Mar 28, 2014 - 3:15pm

Most States Flunk on Health Care Price Transparency

Senior Editor, Digital Content


Map: Report card on state health care price transparency laws, 2014
Source: Health Care Incentives Improvement Institute and Catalyst for Payment Reform.

Finding health care pricing and quality information is hard. You can’t Google the price of a medical procedure and find a useful answer. A report finds that state governments aren’t helping.

Catalyst for Payment Reform and the Health Care Incentives Improvement Institute released their Report Card on State Price Transparency Laws, looking at state laws and regulations on health care transparency and state-mandated websites for collecting price data.

Only five states received a passing grade.

Francois de Brantes of the Health Care Incentives Improvement Institute and Suzanne Delbanco, Executive Director of Catalyst for Payment Reform laid much of the blame on website problems:

Some states have robust price transparency laws and regulations, requiring them to create a publicly available website with price information based on real paid claims information; but in reality, the public can’t readily access that information because the website is poorly designed, or poorly functioning. Given that so many state-mandated websites are inadequate, once we included websites into our review and grading, no state received an “A” in this year’s Report Card.

On Monday, expounding on the recommendations in last year’s four-part report in improving the health care systemthe U.S. Chamber Health Care Solutions Council discussed the need for making meaningful health care information more easily available.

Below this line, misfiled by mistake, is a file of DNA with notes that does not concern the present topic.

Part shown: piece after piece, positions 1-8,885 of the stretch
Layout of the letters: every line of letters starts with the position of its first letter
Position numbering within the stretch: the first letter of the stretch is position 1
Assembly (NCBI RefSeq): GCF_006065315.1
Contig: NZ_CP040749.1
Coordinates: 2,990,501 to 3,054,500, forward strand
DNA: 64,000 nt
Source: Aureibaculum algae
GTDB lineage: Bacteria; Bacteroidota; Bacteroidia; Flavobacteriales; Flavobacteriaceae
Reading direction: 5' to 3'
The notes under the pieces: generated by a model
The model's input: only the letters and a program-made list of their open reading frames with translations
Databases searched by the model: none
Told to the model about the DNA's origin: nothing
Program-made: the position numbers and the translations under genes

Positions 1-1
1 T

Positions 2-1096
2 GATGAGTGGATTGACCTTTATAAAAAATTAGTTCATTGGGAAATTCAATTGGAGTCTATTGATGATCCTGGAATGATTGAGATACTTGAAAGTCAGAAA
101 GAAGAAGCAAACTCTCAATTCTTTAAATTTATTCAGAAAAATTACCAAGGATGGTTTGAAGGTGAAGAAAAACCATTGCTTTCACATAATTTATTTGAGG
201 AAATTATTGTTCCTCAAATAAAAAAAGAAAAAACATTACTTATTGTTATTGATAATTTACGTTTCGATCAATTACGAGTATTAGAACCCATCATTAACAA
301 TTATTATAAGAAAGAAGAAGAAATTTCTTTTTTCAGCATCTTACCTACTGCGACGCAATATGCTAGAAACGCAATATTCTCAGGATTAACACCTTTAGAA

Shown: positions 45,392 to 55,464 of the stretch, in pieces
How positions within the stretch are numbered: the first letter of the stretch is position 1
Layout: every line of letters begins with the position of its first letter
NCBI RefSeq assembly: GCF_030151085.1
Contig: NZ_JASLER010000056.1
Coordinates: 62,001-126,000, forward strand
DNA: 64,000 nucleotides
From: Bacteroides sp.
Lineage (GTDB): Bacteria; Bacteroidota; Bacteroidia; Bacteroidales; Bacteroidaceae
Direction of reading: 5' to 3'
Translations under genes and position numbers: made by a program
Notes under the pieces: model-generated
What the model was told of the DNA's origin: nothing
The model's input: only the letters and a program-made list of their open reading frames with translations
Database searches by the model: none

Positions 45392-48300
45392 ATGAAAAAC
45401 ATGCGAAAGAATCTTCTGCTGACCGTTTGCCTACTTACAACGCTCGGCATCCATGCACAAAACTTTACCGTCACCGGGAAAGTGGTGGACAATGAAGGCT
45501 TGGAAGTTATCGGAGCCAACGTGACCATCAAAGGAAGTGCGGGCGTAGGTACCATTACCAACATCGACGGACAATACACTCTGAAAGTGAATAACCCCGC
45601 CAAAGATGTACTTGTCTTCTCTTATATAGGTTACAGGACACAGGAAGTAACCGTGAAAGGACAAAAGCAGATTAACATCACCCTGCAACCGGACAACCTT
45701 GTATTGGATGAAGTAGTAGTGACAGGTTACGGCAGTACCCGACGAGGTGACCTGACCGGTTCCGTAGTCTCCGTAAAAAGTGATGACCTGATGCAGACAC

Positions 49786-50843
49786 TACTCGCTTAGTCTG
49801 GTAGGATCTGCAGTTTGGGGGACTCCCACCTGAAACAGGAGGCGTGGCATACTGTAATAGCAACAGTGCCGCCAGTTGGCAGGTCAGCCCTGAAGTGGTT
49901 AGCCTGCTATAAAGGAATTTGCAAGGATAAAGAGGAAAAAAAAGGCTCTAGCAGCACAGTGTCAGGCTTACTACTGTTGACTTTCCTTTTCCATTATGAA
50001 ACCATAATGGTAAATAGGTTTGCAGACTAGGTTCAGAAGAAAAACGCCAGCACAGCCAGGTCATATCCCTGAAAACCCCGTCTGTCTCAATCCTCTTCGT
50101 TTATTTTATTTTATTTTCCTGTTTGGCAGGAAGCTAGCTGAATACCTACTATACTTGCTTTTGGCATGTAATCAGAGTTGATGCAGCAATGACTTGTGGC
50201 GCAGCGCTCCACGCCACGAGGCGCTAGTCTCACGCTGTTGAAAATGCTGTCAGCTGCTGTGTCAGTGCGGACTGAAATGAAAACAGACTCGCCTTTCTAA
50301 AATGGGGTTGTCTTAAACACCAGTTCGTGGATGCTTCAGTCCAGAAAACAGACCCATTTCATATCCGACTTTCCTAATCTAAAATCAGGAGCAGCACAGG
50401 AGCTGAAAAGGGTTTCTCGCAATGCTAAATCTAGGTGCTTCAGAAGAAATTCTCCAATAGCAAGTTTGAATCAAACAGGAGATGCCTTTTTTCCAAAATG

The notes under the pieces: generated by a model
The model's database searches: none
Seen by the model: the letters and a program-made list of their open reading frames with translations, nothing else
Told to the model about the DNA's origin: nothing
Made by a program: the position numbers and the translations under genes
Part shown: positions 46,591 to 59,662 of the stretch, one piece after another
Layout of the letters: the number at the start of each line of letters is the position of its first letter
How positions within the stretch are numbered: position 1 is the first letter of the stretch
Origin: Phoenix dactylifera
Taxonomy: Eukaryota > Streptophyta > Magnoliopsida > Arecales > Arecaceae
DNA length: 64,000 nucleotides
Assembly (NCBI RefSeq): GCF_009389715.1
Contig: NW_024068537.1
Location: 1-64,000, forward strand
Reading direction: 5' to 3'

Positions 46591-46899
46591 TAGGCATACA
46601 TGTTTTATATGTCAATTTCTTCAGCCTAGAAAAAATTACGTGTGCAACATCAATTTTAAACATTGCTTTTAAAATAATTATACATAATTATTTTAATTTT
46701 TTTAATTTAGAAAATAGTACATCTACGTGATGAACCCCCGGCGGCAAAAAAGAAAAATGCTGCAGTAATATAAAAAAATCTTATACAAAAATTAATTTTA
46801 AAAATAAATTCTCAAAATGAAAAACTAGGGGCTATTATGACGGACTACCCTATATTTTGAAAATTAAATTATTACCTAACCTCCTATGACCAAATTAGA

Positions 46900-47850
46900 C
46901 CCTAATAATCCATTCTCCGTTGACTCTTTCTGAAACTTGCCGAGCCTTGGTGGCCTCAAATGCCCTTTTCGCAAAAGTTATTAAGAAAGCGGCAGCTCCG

The private sector is playing a crucial role. Companies like Boeing and Dow are leading the way within their organizations. In addition, startups, like Procured Health, are developing price transparency tools:

On the Procured Health system, doctors can leave detailed feedback and recommendations about medical devices. Before making a purchasing decision, hospital admins can use the software to pull up a variety of products, which range in quality and price.

The lack of easily available price and quality information keeps consumers and employers in the dark on costs and prevents both from being smarter shoppers of health care. It is a valuable tool in containing rising health costs. State governments have to do a lot more on their end to improve transparency.

Dr. Scott Gottlieb of the American Enterprise Institute discussed the report card on Fox Business.

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About the Author

About the Author

Sean Hackbarth
Senior Editor, Digital Content

Sean writes about public policies affecting businesses including energy, health care, and regulations. When not battling those making it harder for free enterprise to succeed, he raves about all things Wisconsin (his home state) and religiously follows the Green Bay Packers.